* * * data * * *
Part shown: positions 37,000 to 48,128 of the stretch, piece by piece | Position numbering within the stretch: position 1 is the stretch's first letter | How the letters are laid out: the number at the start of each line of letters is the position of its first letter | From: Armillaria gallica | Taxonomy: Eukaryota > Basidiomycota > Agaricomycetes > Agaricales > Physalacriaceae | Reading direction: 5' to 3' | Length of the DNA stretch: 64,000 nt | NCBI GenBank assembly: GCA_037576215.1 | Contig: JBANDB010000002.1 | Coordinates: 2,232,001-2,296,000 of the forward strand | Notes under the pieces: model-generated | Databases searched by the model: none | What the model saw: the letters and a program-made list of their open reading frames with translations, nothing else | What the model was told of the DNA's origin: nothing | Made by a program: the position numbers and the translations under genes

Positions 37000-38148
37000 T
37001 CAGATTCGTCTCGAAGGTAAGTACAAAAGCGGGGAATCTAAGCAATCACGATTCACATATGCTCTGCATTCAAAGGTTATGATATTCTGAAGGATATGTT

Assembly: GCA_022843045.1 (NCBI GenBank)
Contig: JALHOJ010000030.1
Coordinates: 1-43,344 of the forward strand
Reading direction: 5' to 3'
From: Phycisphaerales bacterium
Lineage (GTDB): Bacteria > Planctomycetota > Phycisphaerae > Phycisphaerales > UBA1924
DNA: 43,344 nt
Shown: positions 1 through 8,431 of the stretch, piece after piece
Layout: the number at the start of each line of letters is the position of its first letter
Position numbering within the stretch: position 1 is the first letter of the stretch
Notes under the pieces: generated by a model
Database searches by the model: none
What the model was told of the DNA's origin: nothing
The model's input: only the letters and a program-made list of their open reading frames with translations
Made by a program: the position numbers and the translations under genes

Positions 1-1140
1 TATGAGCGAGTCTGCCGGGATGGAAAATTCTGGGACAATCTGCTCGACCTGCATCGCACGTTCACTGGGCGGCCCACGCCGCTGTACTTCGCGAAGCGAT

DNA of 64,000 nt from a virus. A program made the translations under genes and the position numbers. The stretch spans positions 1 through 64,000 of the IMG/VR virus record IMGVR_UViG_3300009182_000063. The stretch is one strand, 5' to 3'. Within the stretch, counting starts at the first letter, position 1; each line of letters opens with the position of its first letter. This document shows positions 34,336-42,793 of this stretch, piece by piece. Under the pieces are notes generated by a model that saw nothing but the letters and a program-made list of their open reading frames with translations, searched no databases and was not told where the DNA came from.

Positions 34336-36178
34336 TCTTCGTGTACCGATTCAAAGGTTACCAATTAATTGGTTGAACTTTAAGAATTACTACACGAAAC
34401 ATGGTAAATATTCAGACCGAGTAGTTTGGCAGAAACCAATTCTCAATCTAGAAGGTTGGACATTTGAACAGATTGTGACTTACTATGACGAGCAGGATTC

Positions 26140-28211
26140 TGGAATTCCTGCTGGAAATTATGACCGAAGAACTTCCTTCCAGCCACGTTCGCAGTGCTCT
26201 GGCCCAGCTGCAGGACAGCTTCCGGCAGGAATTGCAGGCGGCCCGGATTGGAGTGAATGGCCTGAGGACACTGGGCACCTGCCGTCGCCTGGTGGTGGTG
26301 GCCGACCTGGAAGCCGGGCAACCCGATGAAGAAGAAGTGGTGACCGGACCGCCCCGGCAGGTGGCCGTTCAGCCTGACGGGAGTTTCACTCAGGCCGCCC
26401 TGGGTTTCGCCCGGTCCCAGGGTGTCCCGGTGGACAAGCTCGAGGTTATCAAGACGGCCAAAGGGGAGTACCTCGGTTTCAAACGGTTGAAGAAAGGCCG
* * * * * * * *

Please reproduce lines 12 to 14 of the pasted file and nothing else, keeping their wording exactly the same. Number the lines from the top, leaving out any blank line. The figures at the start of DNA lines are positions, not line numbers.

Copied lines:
Shown: positions 1 through 8,431 of the stretch, piece after piece
Layout: the number at the start of each line of letters is the position of its first letter
Position numbering within the stretch: position 1 is the first letter of the stretch